Navigating Sports and Food Allergies
Updated: Apr 29, 2020
Sports are an outlet for so many teenagers around the world. Not only does playing sports keep you active, allow you to make new friends, and experience a sense of teamwork and team bonding, they can be a huge stress reliever. I play ice hockey and tennis, and in my experience, going to practice, exercising, forming bonds with your teammates, and improving yourself helps release my stress tremendously. Any worries about school, friends, etc. disappear when I participate in the sports I love. However, for teenagers like me who have many severe food allergies, surprisingly, at some times, playing sports can be stressful as the possibility of having a life-threatening anaphylactic reaction while participating in a team sport can be very high if you don’t take precaution. There are certain times when having food allergies while playing on a sports team can be difficult, but there are ways to guarantee you feel safer in the locker room, on the field, at a tournament, or before a big game.
From my experience playing on competitive hockey teams for 6 years, the biggest reason that managing food allergies while playing hockey (or any other sport) can be difficult is water bottles. This definitely applies to other team sports like football, soccer, etc., where water bottles are shared constantly throughout the team and there’s usually even “team water bottles”. At first, I would go along with what my team did and just use the shared team water bottles because that’s what everyone did, and our coaches thought it would make everything easier in order to make sure everyone stayed hydrated. I didn’t think there could be any harm in how we shared the water bottles because no one was actually touching their mouth to the bottles. Instead, they were just squirting it in or “waterfalling” the water into their mouth. However, I heard that someone I knew through hockey had to go to the hospital because one of his teammates drank out of his water bottle during their game, and that teammate had eaten an almond granola bar prior to getting on the ice. I wasn’t surprised to hear this as the sharing of water bottles and sports is extremely prevalent and I notice it every time I play a game. After hearing about this kid’s allergic reaction, I started to not only bring my own water bottle instead of using the team ones, but bring a water bottle that didn’t “squirt” out water into your mouth (like Gatorade water bottles), in order to make sure teammates didn’t drink from mine. It is important to never share water bottles with teammates during a sports game or practice because while your teammates might not touch their mouths to the top of the bottle, there still can be cross contamination of your allergen in the water from the person’s backwash. I have had coaches who want everyone to use the team water bottles, but if you explain the seriousness of your food allergy and the possibility of an anaphylactic reaction, they will understand why you have to use your own.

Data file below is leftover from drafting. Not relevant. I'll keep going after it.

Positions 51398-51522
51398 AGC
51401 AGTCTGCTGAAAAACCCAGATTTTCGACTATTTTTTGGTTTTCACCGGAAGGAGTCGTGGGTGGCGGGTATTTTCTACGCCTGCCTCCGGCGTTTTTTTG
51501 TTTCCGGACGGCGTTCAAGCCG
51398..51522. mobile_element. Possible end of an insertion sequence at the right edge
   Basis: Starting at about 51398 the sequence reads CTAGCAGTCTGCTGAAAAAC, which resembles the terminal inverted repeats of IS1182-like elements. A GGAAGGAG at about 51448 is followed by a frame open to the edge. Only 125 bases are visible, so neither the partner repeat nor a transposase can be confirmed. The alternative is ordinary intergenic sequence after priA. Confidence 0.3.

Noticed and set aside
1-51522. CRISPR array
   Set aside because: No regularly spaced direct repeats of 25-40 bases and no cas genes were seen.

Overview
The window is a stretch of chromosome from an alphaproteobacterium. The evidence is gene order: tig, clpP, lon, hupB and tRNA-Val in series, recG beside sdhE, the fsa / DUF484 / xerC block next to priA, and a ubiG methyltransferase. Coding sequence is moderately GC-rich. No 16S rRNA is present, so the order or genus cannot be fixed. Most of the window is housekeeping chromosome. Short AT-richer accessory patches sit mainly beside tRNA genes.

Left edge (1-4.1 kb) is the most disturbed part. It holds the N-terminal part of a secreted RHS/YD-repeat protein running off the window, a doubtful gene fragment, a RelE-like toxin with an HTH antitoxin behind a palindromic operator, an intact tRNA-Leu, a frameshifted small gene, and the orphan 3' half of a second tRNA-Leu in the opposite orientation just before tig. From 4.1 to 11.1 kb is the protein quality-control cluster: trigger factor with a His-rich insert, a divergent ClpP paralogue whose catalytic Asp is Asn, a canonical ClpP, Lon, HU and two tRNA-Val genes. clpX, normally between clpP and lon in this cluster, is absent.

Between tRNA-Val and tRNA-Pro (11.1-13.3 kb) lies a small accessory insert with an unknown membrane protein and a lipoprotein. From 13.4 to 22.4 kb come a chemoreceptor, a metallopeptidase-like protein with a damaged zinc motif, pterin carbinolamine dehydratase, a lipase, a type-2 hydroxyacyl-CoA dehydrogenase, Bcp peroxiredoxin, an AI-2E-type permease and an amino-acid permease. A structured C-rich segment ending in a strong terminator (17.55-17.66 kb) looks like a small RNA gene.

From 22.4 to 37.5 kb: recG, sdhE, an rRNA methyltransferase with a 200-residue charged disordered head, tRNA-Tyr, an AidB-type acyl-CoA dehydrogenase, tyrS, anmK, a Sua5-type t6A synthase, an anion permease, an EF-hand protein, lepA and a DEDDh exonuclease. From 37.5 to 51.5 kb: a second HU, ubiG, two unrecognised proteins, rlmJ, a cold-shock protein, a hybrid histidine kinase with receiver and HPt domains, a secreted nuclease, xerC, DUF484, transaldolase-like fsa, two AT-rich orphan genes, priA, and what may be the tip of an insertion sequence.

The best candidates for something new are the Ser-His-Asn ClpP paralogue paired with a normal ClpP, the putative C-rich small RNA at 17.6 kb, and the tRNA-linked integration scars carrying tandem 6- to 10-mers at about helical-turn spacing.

Another way to manage your food allergies that I think is a necessity while playing on a sports team is making sure all of your teammates know about your allergy. While this might seem obvious, a lot of times it doesn’t cross our minds that our allergy could impact us while we play sports in any way. However, before/after games while in the locker room or on the sidelines, a lot of athletes eat granola bars or energy bars that contain nuts (or other allergens). So, it is important for you to communicate with all of your teammates and coaches if you have any allergy that prohibits them from eating certain foods while in the locker room or on the sidelines. This also applies to team dinners, carb fests, or tournaments. If you go out to a restaurant to eat with your team, make sure not only the waiter knows about your allergy, but also the team in case anyone were to get anything that would trigger anaphylaxis.
While me and other food allergic athletes have experienced stress when trying to navigate playing a competitive sport and having a life threatening food allergy, it is extremely easy to reduce the risks of having an allergic reaction before, during, or after a game by communicating with your team and coaches and also by not sharing water bottles.